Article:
Here we go again. California is having another of its out-of-season special statewide elections. It's the usual -- the people are being asked to do the job of the legislature. Not that this is entirely the legislature's fault. In several earlier rounds of legislating by initiative we trashed a lot of the rules that enable representative bodies to make laws and policy.
Anyway on May 19, we are being asked to vote on a morass of propositions that would add additional wrinkles to the already broken budget process. I'm glad to see that several California groups I respect, including Calitics and the Wellstone Democratic Club, have come to the same conclusion I'd come around to.
All the propositions on the May ballot deserve a resounding NO.
- Prop. 1A -- State spending cap: that's right -- proponents want to take the away from the legislature the job of making fiscal choices for the state that take into account their constituents' wishes and economic realities. Instead this would tie legislators down with formulas that put Republican refusal to pay for needed services into the state constitution. This is an ugly piece of extortion put on the ballot in desperation so the legislature could pass any budget at all this year. Just say no!
- Prop. 1B -- shields some education funding from the cuts required by Prop. 1A for one year; it only becomes law if Prop. 1A passes. I suppose this is on the ballot to attempt to take the Teachers' Union out of action in the election. It's still bad law, not a fix for lack of education funding, just another wrinkle in a jerry-built system. Besides, if Prop. 1A passes, education funding is screwed, just like all other public services. No!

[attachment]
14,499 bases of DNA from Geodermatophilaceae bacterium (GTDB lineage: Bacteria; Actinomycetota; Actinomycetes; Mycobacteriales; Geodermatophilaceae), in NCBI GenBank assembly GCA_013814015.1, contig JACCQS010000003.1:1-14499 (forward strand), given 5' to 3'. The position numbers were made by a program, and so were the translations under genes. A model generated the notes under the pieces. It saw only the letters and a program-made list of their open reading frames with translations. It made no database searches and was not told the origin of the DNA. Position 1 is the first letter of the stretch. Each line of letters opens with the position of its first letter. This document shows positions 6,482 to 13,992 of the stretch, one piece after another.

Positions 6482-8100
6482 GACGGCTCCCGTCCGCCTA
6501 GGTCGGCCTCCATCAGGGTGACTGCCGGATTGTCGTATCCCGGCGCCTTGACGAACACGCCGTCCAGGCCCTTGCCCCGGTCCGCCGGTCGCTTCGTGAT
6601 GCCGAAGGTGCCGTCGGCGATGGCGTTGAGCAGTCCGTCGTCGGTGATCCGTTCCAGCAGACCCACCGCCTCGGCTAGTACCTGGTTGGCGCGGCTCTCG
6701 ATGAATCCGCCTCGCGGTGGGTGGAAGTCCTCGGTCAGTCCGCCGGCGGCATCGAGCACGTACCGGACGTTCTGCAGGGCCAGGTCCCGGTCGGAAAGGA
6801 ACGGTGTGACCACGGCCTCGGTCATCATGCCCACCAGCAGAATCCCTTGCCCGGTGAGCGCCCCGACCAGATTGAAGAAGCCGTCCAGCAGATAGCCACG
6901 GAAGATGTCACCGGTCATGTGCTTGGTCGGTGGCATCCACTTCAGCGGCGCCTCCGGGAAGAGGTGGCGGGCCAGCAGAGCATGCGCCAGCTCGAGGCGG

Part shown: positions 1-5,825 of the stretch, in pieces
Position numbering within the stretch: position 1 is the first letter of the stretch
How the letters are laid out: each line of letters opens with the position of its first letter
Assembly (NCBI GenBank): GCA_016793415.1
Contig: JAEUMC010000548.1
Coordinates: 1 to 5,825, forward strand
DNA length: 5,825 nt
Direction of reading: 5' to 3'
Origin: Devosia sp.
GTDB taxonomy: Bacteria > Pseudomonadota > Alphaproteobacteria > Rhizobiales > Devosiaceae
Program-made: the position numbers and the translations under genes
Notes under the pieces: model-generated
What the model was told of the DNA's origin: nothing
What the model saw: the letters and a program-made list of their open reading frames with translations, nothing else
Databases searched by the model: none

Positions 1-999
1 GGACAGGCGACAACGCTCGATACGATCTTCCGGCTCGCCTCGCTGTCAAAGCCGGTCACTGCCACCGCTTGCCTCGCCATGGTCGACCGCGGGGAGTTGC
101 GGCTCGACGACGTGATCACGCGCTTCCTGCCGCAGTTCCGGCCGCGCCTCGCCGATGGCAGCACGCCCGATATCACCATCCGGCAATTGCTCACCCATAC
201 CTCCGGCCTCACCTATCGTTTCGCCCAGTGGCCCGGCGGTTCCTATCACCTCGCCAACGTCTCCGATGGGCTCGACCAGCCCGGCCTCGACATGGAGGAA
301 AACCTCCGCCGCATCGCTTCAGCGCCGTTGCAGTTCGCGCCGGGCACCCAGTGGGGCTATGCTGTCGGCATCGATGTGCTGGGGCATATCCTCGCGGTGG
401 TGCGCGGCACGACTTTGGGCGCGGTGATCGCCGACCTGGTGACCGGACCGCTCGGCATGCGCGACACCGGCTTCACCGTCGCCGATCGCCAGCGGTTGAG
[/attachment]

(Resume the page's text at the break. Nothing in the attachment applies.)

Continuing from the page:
- Prop. 1C -- They want to sell bonds backed by proceeds of the state lottery. I'd call that gambling on gambling. How much more of a house of cards can the state government become? No.
- Prop. 1D -- seeks to raid funds raised from cigarette taxes for early childhood education and use them to plug the state's general budget hole. Designated funds like these are terrible policy, but given the Mickey Mouse way we've broken the budget process by previous initiatives, designated funds are the only way we get early childhood education paid for at all. No.
- Prop. 1E -- This one is a raid on another designated fund, the one that pays for mental health services by hitting people who make over $1 million annually with a 1 percent tax surcharge. I see no reason to believe we don't need mental health services -- and all too much reason to believe we do need them. No.
- Prop. 1F -- this one is populist bait. It proposes to punish legislators by preventing them from getting any pay raise if the state budget runs a deficit. Not that they really have much control over whether the state finds itself in deficit; there's a little thing called the national economy that largely determines that. But we want someone to blame when times get tough. On the scale of the state's budget problems, we're talking chump change here. This is just a way for voters to throw a tantrum. No.
This rule empowers small minorities of Republicans to impose their anti-general welfare agenda on the whole state. If they want to do without police, fire fighters, ambulances, hospitals and schools in some gated enclave, fine, let 'em. But the rest of us live together in communities and need government to do its job.
Minorities should not be able to tie the state government in knots and confront voters with garbage elections like this. Let us vote to restore majority rule to the budget process! That's a ballot measure I can believe in.